Earlier this week, Apple (NASDAQ:AAPL) CEO Tim Cook told the Wall Street Journal that the company had recently repurchased $14 billion of its own shares in an “opportunistic” move that took advantage of a decrease in the share price following its disappointing earnings results. The move appeared to please most Apple investors and many analysts subsequently adjusted their earnings per share estimates for Apple’s current quarter based on the impact of the stock buyback.
According to Barron’s, Barclays analyst Ben Reitzes estimated that the $14 billion buyback would boost EPS by “a little over 2 percent,” while BMO Capital Markets analyst Keith Bachman added about nine cents to his previous EPS estimate. The move also likely pleased activist investor Carl Icahn, who has been aggressively pushing Apple to expand its share repurchase program by another $50 billion.
However, not every analyst was enamored by Apple’s accelerated share repurchase activity. In a recent note to investors, J.P. Morgan analyst Mark Moskowitz argued that Apple’s stock buyback failed to resolve more pressing issues facing the company. “We think event-driven and capital- focused investors could cheer the news of Apple’s buyback bonanza,” wrote Moskowitz in a note obtained by Barron’s. “However, we do not think this buyback activity overcomes the slowdown in the all-important iPhone business.”
“The last two iPhone launches have not resulted in multi-quarter sales growth spurts as previously seen,” added the J.P. Morgan analyst. “We think this lack of follow-through indicates end users are slowing their refresh rates, and recent technology advancements have not been enough to change that. This dynamic is the bigger issue, in our view, and likely will remain so after any near-term excitement related to the buyback.”
In other words, while Apple’s recent share repurchases provide investors with short-term benefits, the company must still address serious long-term issues that threaten its core business. The lack of an iPhone “sales growth spurt” was also recently noted by Asymco’s Horace Dediu. According to Dediu’s calculations, the iPhone only delivered 6 percent sales growth last quarter, despite the launch of two new iPhone models. Per Barron’s, Moskowitz noted that, “We would prefer to see Apple assert a more balanced use of cash, across M&A, stock buybacks, and dividends. Stock buyback is a not lasting tonic.”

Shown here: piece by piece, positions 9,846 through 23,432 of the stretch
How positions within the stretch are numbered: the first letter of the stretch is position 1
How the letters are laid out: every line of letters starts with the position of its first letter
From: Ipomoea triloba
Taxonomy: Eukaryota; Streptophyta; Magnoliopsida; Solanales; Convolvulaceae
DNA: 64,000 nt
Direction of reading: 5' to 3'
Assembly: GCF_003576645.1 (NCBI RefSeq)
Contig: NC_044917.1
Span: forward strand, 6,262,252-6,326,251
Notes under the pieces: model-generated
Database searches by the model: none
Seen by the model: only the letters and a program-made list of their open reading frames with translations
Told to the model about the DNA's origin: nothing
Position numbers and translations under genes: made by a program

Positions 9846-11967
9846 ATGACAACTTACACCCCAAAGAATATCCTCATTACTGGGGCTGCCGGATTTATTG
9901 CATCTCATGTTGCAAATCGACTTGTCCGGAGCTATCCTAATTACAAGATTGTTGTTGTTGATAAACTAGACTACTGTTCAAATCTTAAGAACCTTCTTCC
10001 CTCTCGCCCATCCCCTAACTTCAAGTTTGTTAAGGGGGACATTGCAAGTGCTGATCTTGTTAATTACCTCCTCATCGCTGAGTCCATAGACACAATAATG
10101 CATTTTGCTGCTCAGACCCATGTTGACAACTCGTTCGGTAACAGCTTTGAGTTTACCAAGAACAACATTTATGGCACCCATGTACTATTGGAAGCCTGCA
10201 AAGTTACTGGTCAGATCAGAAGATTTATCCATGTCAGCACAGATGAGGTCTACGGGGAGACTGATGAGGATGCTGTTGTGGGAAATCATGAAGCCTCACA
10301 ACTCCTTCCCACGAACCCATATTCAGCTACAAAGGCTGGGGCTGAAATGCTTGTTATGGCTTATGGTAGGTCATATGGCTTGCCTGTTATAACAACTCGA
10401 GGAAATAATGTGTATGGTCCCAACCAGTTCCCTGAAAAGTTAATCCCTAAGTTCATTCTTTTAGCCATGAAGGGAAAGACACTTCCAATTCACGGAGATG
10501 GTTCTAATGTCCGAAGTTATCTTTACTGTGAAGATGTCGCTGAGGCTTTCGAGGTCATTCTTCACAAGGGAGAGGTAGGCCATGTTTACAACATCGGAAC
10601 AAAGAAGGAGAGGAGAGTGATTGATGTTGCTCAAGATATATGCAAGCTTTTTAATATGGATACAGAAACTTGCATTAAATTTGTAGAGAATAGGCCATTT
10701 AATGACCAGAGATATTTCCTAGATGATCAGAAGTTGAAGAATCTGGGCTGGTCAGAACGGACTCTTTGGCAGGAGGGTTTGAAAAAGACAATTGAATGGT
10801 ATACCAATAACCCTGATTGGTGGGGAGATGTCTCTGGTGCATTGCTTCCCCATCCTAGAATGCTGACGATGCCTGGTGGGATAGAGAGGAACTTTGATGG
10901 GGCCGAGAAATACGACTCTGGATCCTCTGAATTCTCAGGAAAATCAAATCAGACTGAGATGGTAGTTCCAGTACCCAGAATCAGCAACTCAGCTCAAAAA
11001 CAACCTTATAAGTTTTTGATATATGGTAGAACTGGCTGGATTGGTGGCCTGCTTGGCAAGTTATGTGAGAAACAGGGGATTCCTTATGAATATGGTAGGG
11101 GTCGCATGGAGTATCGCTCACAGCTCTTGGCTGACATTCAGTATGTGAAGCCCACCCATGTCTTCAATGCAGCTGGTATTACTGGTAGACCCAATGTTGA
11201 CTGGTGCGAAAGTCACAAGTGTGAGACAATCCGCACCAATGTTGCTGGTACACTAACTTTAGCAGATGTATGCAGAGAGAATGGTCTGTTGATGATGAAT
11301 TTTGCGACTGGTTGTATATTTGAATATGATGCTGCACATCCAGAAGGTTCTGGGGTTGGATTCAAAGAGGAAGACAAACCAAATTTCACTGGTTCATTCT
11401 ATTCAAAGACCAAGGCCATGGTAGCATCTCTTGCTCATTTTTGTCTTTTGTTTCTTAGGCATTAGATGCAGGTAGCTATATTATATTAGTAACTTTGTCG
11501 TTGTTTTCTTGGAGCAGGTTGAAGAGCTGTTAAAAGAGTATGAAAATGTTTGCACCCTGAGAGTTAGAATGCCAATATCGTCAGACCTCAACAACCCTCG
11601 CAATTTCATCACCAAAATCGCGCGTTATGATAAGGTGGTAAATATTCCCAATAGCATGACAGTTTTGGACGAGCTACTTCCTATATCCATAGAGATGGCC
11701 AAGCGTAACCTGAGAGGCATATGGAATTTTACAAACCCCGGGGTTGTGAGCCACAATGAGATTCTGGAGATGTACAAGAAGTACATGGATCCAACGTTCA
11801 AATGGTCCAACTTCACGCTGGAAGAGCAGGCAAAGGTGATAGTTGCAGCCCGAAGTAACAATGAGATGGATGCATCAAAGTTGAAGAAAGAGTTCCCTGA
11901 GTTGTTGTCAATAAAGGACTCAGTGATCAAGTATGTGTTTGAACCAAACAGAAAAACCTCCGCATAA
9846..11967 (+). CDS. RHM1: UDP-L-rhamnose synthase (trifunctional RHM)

In this sense, Apple’s stock buyback could be interpreted as a case of “wagging the dog;” when something of lesser importance diverts attention from something of greater importance. While Moskowitz had a mixed view on the benefits of Apple’s share repurchase program, he also saw some positive signs in Apple’s future.
“We think Apple still has 2014 catalysts that could restore meaningful, above-peer revenue growth to the model,” wrote Moskowitz per CNET. “The China Mobile (NYSE:CHL) launch stands to set the stage for a larger-sized iPhone rollout later this year, which could boost unit sales. Another silver lining is that we think Apple’s crossover to 64-bit processors, ahead of the competition, could usher in new features, potentially jumpstarting growth in the next 12 to 18 months.”
Here’s how Apple traded on Friday.
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